Monday, January 4, 2010

The Black Glove interviews Wrath James White

Interview conducted by Nickolas Cook

1. You've got quite a background, earned a paycheck in a wide ranging line of professions. What drove you to become a writer?
I have always believed that wasted talent is the only truly unforgivable sin. Writing was the first thing I showed a genuine aptitude for. It was the first talent I ever received praise for. When I began reading horror and got hooked on Stephen king and Robert McCammon, I decided I would become a horror novelist. Even when I was working as a bouncer or fighting or acting or modeling or working construction my goal remained to someday write for a living.

2. You get into the heads of some pretty amoral and repulsive characters. What do you have to do to make that happen for you? And how does it effect you in your daily life?

There is no crime, however reprehensible, that I have not at one time imagined myself capable of. In order to write the type of characters that I write you have to suspend your moral judgment for a moment and imagine that you are that person, that villain. How would you justify your actions? How would you rationalize it? If you can't put your mind in that place then you cannot write a realistic antagonist. That's how writers wind up with cardboard villains that are just evil for the sake of being evil. I find that type of writing boring and a bit lazy. Nobody is just evil. Even Manson had his reasons.
Writing these type of characters doesn't affect me that much. It’s scary while I’m writing them and sometimes very uncomfortable. Living in the mind of a psycho or his victims for months at a time is no picnic. But it isn't like I didn't know there was horror in the world or that there were truly twisted and reprehensible people until I wrote about them.
If you watch the news long enough you will hear about things much worse than what I write, minus the supernatural elements. I write about it because it helps me to understand it and makes it less terrifying. A monster is no longer a monster once you have identified it, studied it, and given it a name. No one thinks of gorillas as monsters but there was a time when people did because they didn't understand them, most people had never seen one and knew nothing about them outside of wild tales. Once you understand them they aren't as terrifying. No one wakes up screaming in the middle of the night dreaming that a gorilla is coming for them.

3. With your new Leisure release, THE RESURRECTIONIST, you give us Dale McCarthy, a man who is obviously not like anyone else. What were trying to say with him? Was he meant to be wrapped in a moral/ethical message?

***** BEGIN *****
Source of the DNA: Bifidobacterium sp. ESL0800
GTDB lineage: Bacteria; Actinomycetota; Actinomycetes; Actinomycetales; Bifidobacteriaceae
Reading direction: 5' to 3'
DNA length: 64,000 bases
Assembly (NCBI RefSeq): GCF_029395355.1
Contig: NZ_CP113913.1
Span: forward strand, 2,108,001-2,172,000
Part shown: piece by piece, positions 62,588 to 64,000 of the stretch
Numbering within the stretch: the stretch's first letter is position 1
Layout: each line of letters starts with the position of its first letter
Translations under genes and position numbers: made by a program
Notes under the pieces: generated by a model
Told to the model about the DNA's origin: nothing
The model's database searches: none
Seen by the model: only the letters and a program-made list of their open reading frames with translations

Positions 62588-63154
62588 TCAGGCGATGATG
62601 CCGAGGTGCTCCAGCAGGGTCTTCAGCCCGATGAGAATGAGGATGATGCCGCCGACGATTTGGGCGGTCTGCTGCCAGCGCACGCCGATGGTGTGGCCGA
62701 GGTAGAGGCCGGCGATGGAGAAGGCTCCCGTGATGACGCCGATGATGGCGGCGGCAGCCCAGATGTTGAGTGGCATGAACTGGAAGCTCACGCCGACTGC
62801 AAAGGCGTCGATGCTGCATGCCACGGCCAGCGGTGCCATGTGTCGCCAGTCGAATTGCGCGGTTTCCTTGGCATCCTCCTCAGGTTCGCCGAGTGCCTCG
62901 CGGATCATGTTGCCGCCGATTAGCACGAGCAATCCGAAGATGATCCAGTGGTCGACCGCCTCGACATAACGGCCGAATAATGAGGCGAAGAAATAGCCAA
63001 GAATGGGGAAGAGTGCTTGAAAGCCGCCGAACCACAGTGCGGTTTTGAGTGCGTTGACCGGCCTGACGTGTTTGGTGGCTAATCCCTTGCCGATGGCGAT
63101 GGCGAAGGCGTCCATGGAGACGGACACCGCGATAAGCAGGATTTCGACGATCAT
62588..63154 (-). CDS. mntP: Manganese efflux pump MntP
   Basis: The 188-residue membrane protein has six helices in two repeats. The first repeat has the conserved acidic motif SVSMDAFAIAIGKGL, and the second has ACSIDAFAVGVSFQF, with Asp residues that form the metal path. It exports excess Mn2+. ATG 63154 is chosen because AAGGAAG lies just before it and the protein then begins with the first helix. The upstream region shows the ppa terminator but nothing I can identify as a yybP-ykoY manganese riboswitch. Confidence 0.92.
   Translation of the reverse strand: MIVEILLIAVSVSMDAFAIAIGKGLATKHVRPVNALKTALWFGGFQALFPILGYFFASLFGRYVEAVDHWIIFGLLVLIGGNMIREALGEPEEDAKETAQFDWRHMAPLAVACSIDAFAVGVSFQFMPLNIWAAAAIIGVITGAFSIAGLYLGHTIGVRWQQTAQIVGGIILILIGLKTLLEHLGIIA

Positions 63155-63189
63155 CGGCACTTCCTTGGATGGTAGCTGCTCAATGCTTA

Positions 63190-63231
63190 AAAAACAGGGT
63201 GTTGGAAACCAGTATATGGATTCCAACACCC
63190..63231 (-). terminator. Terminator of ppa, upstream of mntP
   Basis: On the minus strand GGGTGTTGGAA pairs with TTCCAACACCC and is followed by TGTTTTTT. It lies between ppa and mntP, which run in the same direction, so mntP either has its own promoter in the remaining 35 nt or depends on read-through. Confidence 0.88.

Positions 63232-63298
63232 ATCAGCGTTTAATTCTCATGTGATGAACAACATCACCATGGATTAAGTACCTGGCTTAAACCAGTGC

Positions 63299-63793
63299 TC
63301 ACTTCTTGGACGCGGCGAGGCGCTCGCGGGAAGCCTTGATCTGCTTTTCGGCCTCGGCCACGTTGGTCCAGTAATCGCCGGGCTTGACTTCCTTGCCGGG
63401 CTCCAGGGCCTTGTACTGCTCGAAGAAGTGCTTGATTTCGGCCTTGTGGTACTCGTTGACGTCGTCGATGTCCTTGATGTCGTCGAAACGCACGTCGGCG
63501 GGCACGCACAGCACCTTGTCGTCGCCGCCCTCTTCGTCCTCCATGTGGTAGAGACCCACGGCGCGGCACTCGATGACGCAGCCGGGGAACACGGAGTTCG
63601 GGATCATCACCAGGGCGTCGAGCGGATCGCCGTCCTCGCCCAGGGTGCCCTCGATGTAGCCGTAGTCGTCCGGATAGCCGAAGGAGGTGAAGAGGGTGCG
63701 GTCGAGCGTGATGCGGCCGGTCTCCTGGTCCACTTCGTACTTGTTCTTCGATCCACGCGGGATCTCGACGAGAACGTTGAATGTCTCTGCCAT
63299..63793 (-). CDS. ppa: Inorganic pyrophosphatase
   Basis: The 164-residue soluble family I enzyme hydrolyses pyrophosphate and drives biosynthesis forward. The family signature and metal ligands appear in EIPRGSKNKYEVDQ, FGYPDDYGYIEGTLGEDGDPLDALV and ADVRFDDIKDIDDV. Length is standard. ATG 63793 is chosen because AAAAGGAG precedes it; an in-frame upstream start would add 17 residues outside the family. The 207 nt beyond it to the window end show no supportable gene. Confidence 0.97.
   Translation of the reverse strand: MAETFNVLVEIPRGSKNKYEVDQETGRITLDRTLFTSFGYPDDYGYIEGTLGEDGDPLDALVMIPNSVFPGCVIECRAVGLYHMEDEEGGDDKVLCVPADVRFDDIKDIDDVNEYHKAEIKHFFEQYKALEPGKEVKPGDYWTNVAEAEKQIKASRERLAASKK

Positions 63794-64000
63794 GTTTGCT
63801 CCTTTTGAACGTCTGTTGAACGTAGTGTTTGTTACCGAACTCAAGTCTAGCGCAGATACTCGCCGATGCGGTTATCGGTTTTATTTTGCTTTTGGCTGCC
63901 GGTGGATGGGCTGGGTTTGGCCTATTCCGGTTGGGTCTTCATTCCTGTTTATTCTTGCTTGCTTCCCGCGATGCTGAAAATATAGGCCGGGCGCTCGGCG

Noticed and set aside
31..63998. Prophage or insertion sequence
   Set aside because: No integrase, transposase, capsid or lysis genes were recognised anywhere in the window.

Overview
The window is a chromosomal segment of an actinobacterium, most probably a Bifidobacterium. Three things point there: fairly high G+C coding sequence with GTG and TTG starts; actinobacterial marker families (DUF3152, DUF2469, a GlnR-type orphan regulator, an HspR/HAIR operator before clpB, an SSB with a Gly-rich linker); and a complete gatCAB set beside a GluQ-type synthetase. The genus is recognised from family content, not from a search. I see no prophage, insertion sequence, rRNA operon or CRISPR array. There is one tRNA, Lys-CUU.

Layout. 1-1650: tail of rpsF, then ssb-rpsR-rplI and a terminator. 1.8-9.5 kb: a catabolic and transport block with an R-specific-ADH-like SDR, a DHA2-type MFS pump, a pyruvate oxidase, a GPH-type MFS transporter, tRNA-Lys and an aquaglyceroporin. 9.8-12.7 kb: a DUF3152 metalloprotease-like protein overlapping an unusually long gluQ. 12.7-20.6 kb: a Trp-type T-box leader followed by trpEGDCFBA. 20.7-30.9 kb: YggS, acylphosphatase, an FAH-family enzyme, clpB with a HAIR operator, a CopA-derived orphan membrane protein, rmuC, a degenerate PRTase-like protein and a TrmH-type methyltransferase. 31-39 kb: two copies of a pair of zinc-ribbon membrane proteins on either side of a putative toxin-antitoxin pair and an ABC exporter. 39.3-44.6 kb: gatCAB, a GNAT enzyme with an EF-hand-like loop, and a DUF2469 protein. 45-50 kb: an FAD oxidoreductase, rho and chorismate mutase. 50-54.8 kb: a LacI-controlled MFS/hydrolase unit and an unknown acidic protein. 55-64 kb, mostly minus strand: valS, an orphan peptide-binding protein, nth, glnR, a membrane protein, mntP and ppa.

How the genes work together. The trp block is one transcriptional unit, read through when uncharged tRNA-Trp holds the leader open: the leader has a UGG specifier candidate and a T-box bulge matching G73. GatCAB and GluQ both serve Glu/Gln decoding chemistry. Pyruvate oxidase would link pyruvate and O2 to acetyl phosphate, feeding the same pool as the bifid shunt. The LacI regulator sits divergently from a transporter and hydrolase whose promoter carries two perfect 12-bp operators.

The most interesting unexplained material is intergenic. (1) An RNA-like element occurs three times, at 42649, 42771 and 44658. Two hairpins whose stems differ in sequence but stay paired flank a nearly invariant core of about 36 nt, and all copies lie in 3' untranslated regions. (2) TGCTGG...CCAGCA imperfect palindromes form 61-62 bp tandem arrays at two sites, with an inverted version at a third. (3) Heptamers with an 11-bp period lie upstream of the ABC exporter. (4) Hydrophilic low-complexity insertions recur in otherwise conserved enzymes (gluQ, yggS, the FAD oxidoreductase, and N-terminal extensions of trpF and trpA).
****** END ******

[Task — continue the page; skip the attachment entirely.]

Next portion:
There is a lot going on with Dale McCarthy. Would God give immense power to someone who was evil? Is it evil to kill someone for your own enjoyment if you can resurrect them with no memory of their death? These were questions I wanted to explore. Then there were other questions I explored in the novel like the economic crises and how it was transforming neighborhoods and destroying marriages, crippling cities.
I also added commentary on the Catholic Church molestation scandals and the lasting affect that has had on some people. I crammed a lot in there and for once I think I did it without being too heavy-handed but without being so subtle that readers missed it entirely. I feel like I got this one right and that’s a great feeling.

4. You've collaborated with some of the brightest names in the genre, including Maurice Broaddus and Monica O'Rourke (will link and list titles here). How did your process differ for these collaborations?
It didn't differ much. Obviously, they each brought different strengths to the table but the process was pretty much the same. We get to know each other's strengths and weaknesses and then we compensate for one another's weaknesses and emphasize their strengths. If one of us is weaker at dialogue or description or characterization or editing then the other one adds their expertise where it’s needed to make a better story. It requires letting go of your ego and letting someone else murder your darlings. That requires quite a bit of trust.
Any collaboration I participate in should turn out a product that is better than I could have achieved on my own and hopefully one that is better than my collaborator could have achieved on their own as well. I have learned so much from each of my collaborator's and grown as a writer as a result. I don't know if I would have grown as much as a writer without all of their help.

5. Your work has a certain, shall we say, physicality(?) to it. It's obvious that the flesh is a primary concern to you, but how do you approach the spiritual side of horror?